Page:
Steel Products Prices North America

Will 2016 End Up Being Another 2004 or 2008?

Written by John Packard

Experienced steel people are beginning to look at what is happening now and comparing it against 2004 and 2008. Both of those years saw prices double (or more) as demand and supply were out of balance.

A trading company executive sent SMU the following note:

“Is it just me or is this feeling like 2004 all over again?  We saw prices double in both 2004 and 2008 and I seriously doubt we are going to see a doubling of price in 2016 but prices will continue their upward trend at least through the end of summer.
The difference between 2004 and 2008 was that in 2008 steel was available just at price you may not have wanted to pay.  In 2004, from my perspective, steel was just not available to cover the market’s needs (A true shortage).  There was more panic in 2004 vs 2008.  Mills usually had their order books only open for a few days then closed for the balance of the month.  Imports were more limited in 2004 to the point of being non-existent.

My feeling is that if the current conditions go on for another 30-60 days we are going to have the same conditions as 2004.  We are not there yet but believe we could be headed in that direction.”

Yesterday, the president of a medium sized service center who earlier this week had told SMU there we no signs of disappointed customers, called us to advise that had changed and now they were trying to figure out what to do about it (no quote or quote?).

In the afternoon we got a call from a former end user customer from our publisher’s steel sales days who told us they could not get any of their foreign suppliers to even quote…

We got the same information from a unique distributor who told us they were having to be careful doling out their unsold inventories because they don’t know if they can buy any foreign (or any steel for that matter) to replace the tons.

From our perspective (SMU) having lived through both 2004 and 2008, it does feel eerily similar to what we experienced back then. Prices moved on an almost daily basis. What we haven’t seen (and don’t expect unless there is an unscheduled shut down of a mill) is the cancellation of existing orders or repricing of existing orders. However, we are early in the process so we will need to follow developments as they occur.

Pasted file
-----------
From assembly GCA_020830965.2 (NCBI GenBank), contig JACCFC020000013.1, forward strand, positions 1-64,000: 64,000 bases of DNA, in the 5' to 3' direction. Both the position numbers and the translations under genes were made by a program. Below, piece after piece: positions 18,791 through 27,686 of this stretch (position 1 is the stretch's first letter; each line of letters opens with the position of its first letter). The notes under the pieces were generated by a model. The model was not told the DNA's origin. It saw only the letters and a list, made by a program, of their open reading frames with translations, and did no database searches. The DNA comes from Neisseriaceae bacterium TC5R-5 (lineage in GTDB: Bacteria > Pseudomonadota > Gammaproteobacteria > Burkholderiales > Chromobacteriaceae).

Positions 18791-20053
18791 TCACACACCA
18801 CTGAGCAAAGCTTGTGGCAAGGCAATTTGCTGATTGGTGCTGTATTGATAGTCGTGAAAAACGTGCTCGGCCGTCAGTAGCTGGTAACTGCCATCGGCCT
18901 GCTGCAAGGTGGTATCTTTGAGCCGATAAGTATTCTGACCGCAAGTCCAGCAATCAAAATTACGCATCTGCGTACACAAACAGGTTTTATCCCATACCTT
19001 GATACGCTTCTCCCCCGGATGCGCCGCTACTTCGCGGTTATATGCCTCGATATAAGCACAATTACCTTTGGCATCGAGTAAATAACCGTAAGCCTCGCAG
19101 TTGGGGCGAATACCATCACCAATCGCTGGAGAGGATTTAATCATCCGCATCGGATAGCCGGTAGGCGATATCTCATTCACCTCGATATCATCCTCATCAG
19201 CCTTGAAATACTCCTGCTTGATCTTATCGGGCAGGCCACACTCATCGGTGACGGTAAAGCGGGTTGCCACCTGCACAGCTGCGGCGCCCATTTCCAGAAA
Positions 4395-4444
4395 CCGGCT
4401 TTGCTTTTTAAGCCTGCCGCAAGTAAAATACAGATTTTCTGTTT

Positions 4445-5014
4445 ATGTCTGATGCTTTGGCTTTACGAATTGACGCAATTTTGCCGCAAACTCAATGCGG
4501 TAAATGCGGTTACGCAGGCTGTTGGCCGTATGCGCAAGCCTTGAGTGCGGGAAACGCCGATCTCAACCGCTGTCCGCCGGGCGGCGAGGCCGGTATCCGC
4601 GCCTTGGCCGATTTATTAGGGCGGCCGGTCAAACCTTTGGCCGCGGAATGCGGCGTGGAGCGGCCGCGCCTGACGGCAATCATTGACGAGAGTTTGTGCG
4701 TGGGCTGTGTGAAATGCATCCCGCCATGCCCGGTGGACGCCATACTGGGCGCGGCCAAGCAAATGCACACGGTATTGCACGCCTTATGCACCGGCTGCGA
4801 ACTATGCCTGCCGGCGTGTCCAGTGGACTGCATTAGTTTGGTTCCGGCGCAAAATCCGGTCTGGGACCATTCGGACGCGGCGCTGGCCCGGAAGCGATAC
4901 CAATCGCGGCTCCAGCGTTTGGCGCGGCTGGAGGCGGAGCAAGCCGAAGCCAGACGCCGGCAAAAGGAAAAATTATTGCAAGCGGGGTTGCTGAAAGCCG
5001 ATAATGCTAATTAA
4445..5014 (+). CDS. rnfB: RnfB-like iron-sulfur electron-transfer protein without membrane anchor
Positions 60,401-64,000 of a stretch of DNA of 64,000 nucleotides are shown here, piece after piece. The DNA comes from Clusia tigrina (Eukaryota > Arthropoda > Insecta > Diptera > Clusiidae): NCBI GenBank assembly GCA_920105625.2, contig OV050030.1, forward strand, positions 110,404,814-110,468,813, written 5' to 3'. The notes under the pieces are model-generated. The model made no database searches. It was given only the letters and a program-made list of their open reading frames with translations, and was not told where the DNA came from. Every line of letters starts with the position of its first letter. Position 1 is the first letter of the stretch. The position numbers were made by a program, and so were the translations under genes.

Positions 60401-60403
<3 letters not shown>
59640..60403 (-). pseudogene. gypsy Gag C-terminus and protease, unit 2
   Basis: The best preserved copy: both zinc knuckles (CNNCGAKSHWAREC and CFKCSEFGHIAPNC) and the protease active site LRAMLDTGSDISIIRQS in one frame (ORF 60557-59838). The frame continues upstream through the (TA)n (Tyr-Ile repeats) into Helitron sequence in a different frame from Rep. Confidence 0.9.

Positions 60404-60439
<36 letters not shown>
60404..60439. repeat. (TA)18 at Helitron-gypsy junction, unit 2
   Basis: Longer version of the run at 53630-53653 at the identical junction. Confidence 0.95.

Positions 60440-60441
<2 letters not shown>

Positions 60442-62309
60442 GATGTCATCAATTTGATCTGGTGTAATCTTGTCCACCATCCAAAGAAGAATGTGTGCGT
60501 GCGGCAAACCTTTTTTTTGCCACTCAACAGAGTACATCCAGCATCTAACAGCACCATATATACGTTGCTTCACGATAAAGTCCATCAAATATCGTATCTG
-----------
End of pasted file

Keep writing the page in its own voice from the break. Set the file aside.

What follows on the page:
The market is now “protected” – what we mean by that is the dumping suits have cut off a number of the major foreign suppliers and the replacement countries do not have the ability to provide the tonnage needed should there be a surge in demand.

Demand is not as strong as what existed in 2004 and the first half 2008 (second half the wings fell off). One concern we have is the amount of steel China could pump into the market should the country restart a large portion of the mills that were idled when prices dropped last year. One item to watch is Turkish scrap pricing. If the Chinese want to push out cheap tons one of the easiest ways is to sell billet to the Turkish mills. SMU will keep our eyes on Chinese billet offers and scrap prices and we will advise our readers.

Many buyers are complacent – either they are non-believers in prices continuing to go higher or they are inexperienced having never been through a tight market before – both a bullish for prices to continue to rise. When everybody jumps in and buys heavy that is the time to reconsider what you are doing to protect yourself. What SMU will be doing is looking for signs of an inventory build for non-contract customers. We will be listening for stories of non-traditional service centers all of a sudden selling into markets they normally do not service. Again, we will share what we learn with our member companies.

If you have any thoughts on the subject we would love to hear from you:

Latest in Steel Products Prices North America